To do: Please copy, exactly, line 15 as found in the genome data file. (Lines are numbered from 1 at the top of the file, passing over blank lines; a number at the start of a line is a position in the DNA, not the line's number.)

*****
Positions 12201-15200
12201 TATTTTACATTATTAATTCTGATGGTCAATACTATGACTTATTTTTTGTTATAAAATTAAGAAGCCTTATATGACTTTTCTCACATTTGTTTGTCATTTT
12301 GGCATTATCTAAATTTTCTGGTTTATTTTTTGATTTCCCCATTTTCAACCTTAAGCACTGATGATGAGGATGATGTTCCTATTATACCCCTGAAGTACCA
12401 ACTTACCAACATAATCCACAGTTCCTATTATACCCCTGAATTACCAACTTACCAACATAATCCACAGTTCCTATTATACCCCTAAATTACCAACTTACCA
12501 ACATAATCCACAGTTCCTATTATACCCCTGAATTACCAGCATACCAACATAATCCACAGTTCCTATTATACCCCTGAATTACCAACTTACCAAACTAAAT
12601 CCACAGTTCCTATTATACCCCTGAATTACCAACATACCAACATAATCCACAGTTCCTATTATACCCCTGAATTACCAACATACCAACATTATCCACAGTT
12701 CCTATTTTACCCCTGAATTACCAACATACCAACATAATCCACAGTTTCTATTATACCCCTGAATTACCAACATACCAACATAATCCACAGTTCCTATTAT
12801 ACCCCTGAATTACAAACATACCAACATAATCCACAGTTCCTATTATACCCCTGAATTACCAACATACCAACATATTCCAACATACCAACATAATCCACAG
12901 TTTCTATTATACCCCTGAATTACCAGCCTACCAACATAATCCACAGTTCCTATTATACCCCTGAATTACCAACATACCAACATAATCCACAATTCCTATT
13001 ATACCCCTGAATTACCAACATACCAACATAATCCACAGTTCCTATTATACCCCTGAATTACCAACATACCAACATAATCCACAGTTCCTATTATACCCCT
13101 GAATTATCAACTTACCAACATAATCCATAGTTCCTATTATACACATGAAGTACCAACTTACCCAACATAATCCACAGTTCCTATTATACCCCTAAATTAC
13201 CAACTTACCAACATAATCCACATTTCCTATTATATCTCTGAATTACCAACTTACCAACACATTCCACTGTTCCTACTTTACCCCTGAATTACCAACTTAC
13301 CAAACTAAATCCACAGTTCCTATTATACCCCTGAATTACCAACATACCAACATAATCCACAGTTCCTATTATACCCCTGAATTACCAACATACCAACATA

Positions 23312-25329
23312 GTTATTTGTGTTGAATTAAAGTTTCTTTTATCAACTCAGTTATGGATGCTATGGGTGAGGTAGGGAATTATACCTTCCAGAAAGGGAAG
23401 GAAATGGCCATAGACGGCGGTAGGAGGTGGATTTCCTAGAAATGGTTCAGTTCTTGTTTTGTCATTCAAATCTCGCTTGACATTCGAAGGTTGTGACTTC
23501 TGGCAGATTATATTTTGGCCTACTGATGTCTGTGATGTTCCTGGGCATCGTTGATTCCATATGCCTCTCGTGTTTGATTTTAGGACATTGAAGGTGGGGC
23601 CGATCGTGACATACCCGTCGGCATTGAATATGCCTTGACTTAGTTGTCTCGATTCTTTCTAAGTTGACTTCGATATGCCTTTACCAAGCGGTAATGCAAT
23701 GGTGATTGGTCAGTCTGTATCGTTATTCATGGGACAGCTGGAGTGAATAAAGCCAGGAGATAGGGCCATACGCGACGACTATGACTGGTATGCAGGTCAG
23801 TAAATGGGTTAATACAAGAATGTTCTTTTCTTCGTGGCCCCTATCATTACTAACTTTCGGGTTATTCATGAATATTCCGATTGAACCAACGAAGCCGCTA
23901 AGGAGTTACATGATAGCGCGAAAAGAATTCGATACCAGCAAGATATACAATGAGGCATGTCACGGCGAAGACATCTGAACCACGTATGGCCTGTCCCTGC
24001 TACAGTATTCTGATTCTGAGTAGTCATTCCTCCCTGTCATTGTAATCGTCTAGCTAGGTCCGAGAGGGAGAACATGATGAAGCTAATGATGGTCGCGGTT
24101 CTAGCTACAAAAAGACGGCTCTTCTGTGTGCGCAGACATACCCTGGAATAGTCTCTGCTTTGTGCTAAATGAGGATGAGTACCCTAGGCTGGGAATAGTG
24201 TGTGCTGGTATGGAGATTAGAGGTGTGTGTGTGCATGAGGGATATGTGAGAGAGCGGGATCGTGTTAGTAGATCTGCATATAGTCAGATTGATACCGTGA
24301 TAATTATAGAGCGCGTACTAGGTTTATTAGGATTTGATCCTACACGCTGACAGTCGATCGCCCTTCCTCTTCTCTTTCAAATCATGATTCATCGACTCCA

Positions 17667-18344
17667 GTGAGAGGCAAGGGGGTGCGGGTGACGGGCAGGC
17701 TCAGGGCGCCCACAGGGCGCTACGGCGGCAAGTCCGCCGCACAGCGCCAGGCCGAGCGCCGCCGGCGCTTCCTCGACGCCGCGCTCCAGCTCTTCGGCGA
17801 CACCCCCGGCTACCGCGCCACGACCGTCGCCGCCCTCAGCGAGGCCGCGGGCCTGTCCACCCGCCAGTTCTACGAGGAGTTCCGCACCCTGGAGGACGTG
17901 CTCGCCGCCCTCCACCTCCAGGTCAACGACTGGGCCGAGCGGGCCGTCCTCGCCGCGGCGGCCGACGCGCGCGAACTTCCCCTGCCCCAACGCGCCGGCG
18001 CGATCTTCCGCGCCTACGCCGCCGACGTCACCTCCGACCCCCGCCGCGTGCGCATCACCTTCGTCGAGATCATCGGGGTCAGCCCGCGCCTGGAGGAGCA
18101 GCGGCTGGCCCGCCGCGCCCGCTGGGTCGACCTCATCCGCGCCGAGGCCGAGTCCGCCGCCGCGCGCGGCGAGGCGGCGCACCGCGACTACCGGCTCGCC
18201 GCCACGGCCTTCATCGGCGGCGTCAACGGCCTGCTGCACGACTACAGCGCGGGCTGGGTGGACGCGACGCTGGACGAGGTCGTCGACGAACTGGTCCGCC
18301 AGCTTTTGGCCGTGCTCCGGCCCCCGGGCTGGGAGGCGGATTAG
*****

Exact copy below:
23312 GTTATTTGTGTTGAATTAAAGTTTCTTTTATCAACTCAGTTATGGATGCTATGGGTGAGGTAGGGAATTATACCTTCCAGAAAGGGAAG